The domestic terrorism bill that failed Thursday dates back to 2017, when Rep. Brad Schneider, D-Ill., first proposed it after mass shootings in Las Vegas and Southerland Springs, Texas.
The House passed a similar measure by a voice vote in 2020, only to have it languish in the Senate. Since then, Republicans have turned against the legislation, with only one GOP lawmaker supporting passage in the House last week.
“What had broad bipartisan support two years ago, because of the political climate we find ourselves in … or to be more specific, the political climate Republicans find themselves in, we’re not able to stand up against domestic terrorism,” Schneider, who came into office in the wake of the Sandy Hook school shooting, told The Associated Press.
Republicans say the bill doesn’t place enough emphasis on combating domestic terrorism committed by groups on the far left. Under the bill, agencies would be required to produce a joint report every six months that assesses and quantifies domestic terrorism threats nationally, including threats posed by white supremacists and neo-Nazi groups.
Proponents say the bill will fill the gaps in intelligence-sharing among the Justice Department, Department of Homeland Security and the FBI so that officials can better track and respond to the growing threat of white extremist terrorism.
These efforts would focus on the spread of racist ideology online like replacement theory, which investigators say motivated an 18-year-old white gunman to drive three hours to carry out a racist, livestreamed shooting rampage two weeks ago in a crowded supermarket in Buffalo. Or the animus against Taiwanese parishioners at a church in Laguna Woods, California, that led to the shooting death the following day of one man and the wounding of five others.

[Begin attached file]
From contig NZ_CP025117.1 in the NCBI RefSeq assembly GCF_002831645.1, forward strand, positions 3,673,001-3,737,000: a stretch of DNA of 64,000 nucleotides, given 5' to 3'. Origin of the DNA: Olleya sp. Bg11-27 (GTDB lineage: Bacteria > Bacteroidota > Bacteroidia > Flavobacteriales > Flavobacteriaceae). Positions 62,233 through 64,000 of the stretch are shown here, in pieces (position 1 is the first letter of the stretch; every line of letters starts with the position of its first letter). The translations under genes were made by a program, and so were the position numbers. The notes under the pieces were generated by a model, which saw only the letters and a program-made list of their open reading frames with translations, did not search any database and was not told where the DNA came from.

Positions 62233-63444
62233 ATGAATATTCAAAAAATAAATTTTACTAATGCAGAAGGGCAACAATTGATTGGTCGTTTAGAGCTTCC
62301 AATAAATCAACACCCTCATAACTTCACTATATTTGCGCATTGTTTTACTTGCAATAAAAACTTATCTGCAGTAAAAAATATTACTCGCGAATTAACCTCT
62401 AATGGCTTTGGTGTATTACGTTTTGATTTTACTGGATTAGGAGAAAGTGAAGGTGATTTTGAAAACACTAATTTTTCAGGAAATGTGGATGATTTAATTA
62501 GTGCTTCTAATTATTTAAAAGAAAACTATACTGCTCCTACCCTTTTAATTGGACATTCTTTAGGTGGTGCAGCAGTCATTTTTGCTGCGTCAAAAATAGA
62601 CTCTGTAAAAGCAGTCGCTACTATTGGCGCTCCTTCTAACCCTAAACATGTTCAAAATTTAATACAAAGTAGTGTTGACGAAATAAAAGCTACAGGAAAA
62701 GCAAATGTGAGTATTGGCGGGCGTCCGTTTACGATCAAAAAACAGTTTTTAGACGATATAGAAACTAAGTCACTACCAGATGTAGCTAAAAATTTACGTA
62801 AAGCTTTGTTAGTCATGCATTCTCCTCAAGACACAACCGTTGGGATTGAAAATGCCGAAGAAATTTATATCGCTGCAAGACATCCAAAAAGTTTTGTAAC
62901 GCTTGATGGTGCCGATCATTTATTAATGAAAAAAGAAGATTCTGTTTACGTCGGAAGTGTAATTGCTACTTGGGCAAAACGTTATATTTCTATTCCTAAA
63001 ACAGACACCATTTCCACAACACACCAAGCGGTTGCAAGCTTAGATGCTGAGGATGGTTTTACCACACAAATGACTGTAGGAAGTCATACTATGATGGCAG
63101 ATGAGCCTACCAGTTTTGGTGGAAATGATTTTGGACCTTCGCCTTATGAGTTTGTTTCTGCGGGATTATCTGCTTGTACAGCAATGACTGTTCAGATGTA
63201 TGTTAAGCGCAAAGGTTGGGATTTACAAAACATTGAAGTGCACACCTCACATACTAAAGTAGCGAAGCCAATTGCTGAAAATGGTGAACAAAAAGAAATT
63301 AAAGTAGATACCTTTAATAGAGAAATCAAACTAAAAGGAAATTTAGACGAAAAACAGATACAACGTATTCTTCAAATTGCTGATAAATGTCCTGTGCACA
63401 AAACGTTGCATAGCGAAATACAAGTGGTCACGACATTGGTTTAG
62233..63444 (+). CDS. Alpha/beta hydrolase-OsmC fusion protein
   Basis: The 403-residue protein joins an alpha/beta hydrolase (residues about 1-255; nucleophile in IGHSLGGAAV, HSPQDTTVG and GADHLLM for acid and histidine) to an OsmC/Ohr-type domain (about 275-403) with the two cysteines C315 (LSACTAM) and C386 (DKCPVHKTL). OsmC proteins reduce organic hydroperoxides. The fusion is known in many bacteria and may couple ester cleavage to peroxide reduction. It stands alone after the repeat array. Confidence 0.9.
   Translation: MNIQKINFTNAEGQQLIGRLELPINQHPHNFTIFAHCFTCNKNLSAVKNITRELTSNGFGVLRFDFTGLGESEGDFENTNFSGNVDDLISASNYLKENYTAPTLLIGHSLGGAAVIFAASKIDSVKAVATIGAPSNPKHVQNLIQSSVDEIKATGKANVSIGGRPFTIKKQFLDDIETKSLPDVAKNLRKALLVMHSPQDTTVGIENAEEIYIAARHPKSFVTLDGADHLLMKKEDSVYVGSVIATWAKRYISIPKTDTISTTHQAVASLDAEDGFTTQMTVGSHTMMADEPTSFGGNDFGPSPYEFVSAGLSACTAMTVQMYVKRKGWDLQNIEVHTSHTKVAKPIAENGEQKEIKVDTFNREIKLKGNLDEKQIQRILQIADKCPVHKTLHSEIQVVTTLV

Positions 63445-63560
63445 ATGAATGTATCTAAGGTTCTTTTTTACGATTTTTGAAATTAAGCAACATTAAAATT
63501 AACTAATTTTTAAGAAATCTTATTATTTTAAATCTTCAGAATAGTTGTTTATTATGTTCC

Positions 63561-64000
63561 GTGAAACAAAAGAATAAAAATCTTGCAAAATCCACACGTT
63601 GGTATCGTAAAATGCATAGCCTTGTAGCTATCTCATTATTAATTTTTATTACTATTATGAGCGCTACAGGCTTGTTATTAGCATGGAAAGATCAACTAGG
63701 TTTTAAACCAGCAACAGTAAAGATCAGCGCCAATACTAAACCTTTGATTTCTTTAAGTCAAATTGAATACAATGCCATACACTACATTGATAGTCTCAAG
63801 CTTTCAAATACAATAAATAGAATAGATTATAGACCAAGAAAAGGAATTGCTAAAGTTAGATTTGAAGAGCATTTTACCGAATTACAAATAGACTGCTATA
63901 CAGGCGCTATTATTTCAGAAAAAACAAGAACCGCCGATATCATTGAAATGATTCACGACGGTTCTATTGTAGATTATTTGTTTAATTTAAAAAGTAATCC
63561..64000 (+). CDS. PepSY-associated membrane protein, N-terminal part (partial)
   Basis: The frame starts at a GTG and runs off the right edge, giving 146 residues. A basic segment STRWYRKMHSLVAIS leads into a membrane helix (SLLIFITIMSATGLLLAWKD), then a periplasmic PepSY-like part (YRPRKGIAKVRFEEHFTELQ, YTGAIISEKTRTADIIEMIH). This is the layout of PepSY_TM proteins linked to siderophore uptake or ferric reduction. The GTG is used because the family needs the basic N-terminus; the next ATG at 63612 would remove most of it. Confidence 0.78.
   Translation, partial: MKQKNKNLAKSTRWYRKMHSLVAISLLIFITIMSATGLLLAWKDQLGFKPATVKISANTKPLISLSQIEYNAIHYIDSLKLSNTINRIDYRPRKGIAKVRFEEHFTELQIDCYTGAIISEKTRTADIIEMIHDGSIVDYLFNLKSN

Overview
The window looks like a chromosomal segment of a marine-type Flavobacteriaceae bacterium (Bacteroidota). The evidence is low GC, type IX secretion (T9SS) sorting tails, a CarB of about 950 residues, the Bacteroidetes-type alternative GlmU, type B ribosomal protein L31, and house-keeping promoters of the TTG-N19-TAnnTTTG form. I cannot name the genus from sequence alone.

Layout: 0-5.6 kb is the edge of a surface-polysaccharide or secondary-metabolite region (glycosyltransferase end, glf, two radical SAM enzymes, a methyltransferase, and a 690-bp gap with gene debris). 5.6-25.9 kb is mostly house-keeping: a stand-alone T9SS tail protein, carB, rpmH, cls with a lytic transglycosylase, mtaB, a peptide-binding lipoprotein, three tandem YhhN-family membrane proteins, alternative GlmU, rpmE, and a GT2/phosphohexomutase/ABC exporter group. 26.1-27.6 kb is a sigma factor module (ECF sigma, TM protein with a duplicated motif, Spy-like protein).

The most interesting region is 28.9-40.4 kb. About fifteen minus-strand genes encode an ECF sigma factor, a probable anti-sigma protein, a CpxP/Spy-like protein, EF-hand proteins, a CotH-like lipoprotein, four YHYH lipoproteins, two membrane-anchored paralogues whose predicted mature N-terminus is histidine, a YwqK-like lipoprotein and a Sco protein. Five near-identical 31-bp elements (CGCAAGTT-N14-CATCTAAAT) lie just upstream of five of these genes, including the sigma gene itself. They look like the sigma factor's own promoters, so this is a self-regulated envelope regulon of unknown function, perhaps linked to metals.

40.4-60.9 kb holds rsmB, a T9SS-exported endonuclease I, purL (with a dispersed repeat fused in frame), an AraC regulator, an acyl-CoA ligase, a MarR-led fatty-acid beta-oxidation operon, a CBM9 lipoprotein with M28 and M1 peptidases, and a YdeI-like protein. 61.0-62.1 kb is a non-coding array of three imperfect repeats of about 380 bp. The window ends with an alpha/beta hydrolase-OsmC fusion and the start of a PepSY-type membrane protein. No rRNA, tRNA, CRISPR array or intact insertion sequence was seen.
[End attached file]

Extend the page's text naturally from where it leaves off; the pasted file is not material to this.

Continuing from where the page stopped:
While Schneider acknowledged that his legislation may not have stopped those attacks, he said it would ensure that those federal agencies work together to better identify, predict and stop threats.
Under current law, the three federal agencies already work to investigate, prevent and prosecute acts of domestic terrorism. But the bill would require each agency to open offices specifically dedicated to those tasks and create an interagency task force to combat the infiltration of white supremacy in the military.
GOP Sen. Rand Paul of Kentucky slammed that aspect of the bill, calling it an “insult to every police officer in this country,” and an “insult to everyone in our armed services.”
The proposal would stop short of creating new federal statutes needed to prosecute domestic terrorism in the same way the U.S. prosecutes attacks inspired by foreign groups. It would not create new criminal offenses or new lists of designated domestic terrorist groups. And it would also not give law enforcement additional investigative powers.
But supporters say it would be an important toward helping the government broadly assess, for the first time, the volume of domestic terrorist attacks and threats in the U.S.
“This alone is not going to do much to actually directly combat the threat of domestic terrorism but to me, this is like step one,” said Mary McCord, who served as a senior Justice Department national security official in the Obama administration and into the early Trump era.